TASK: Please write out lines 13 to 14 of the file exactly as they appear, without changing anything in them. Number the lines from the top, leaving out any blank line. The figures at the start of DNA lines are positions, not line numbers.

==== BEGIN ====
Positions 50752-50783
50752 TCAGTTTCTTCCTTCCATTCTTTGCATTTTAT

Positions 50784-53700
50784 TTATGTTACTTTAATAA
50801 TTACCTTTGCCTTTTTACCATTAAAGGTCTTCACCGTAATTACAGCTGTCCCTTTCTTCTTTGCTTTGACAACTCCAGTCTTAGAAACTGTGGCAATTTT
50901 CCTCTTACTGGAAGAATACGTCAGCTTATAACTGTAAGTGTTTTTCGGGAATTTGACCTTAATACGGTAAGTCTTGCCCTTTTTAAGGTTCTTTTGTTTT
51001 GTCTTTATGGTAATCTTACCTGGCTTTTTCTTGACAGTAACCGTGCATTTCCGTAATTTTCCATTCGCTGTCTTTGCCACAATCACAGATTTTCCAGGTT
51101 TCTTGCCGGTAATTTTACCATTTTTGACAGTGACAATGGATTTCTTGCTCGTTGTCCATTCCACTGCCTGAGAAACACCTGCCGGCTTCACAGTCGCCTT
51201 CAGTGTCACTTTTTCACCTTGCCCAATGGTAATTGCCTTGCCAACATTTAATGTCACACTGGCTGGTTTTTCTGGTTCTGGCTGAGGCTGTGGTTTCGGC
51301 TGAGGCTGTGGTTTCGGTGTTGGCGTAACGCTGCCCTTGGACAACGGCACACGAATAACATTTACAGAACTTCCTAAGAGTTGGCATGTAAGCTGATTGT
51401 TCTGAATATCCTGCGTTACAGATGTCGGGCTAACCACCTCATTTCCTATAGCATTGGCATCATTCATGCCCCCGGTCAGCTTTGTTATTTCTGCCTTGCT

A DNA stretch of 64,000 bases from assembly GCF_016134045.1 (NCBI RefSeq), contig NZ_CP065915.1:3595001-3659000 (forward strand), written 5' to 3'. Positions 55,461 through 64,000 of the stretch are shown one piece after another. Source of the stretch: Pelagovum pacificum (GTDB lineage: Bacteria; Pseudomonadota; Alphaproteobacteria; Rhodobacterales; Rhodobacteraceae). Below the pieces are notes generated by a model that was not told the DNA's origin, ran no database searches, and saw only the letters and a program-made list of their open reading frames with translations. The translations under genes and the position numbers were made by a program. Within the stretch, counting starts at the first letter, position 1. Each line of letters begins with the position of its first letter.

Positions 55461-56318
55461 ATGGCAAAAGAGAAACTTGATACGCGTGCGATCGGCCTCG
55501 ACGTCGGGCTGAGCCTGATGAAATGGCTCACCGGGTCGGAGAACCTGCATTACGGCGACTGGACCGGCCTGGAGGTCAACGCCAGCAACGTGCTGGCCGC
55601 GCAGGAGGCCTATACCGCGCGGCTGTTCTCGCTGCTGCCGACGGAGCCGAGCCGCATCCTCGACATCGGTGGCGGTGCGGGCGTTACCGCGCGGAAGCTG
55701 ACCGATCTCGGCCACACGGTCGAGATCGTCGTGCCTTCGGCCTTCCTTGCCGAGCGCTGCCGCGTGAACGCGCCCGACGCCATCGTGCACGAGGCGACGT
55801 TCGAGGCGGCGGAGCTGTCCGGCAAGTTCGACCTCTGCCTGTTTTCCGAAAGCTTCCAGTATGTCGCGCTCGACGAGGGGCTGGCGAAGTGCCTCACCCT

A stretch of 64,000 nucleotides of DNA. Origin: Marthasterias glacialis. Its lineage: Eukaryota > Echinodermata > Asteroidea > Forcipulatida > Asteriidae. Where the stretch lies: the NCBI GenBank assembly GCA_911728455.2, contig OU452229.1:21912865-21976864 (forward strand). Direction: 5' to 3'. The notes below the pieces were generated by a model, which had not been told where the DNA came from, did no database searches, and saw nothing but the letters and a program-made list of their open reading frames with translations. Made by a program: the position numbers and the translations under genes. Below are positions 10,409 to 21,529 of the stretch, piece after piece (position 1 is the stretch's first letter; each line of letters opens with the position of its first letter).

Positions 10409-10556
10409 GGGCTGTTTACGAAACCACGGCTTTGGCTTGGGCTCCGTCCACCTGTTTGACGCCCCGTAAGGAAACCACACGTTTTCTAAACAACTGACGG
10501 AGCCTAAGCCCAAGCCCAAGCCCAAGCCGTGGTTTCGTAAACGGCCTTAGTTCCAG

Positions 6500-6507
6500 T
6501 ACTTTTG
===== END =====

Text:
Positions 55461-56318
55461 ATGGCAAAAGAGAAACTTGATACGCGTGCGATCGGCCTCG